The LC/MS system was a Shimadzu LCMS-2010 EV liquid chromatograph mass spectrometer system (Kyoto, Japan) connected to the LC portion consisting of two LC-10AD pumps, a SIL-10AD VP auto injector, a SPD-10A VP UV detector, and a SCL-10A VP system controller was used. Data analysis was accomplished using Shimadzu LCMS Solutions Version 3 software. A Phenomenex® Luna C18 (2) analytical column (250 × 4.6 mm; 5 µm) was used with a mobile phase of methanol, water, and formic acid (90:10:0.1, v/v/v) modified with 2 mM ammonium acetate at a flow rate of 0.5 mL/min. Pterostilbene was used as an internal standard. Positive selective ion monitoring (SIM) was used for detection of ridaforolimus at m/z 1012.60 (sodium adduct) and pterostilbene at m/z 257. Sodium adduct formation of other immunosuppressants have been reported [14,15]. This LC/MS method was linear over 0.05–10 μg/mL concentration range with a lower limit of quantitation (LLOQ) of 0.05 μg/mL. Interday precision and accuracy for the method were within the acceptance criteria of <15%.
3.6. Surgical Procedures
Male Sprague-Dawley rats (~250 g) were obtained from Simonsen Labs (Gilroy, CA, USA) and given food (Purina Rat Chow 5001) and water ad libitum in our animal facility for at least 3 days before use. Rats were housed in temperature-controlled rooms with a 12 h light/dark cycle. The day before the pharmacokinetic experiment, the right jugular veins of the rats were catheterized with sterile silastic cannula (Dow Corning, Midland, MI, USA) under isoflurane anesthesia. After cannulation, the Intramedic PE-50 polyethylene tubing (Becton, Dickinson and Company, Franklin Lakes, NJ, USA) connected to the cannula was exteriorized through the dorsal skin. The cannula was flushed with 0.9% saline. The animals were transferred to metabolic cages and fasted overnight. Animal use protocols were approved by The Institutional Animal Care and Use Committee at Washington State University.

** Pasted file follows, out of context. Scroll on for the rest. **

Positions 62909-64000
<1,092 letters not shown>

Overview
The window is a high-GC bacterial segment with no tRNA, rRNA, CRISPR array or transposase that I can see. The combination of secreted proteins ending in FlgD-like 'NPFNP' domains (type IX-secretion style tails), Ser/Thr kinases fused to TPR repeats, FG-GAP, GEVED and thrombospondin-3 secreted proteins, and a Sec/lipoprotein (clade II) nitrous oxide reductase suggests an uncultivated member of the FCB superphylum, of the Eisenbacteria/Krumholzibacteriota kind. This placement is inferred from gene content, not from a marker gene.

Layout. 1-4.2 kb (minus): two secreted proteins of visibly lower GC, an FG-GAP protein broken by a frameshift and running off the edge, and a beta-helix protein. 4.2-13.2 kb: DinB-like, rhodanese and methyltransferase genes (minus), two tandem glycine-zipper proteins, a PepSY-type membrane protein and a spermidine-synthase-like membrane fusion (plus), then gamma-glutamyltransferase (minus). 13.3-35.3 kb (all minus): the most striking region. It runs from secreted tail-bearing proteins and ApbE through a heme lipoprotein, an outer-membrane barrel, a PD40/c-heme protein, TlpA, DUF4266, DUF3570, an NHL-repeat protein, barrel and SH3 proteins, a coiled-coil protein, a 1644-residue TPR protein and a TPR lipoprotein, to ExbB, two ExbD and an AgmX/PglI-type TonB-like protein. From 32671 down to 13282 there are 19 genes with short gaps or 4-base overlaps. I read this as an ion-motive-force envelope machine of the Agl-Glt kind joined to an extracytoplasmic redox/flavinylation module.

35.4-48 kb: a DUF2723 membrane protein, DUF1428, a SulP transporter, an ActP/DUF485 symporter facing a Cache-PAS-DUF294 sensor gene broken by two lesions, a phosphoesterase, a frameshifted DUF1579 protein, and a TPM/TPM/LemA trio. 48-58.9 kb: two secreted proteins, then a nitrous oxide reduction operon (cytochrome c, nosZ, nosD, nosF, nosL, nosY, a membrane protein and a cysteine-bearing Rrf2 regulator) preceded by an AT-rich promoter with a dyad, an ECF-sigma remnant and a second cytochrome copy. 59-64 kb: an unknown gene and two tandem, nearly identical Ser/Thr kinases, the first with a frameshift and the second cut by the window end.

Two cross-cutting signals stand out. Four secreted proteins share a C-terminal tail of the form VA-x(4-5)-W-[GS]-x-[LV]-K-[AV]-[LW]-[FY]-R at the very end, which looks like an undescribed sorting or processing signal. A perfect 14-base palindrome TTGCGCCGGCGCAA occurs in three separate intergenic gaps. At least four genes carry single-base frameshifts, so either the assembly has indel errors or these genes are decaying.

3.7. Pharmacokinetic Study
On the days of the experiment, animals were intravenously administered a single bolus injection of either ridaforolimus in ethanol/PEG 400 (10 mg/kg, n = 7) or the ridaforolimus in DSPE-PEG2000 (10 mg/kg, n = 7). These dosages were based on dose varying studies previously conducted in our laboratory with the structurally similar compound, rapamycin, and are in accordance with animal studies of ridaforolimus [5,7].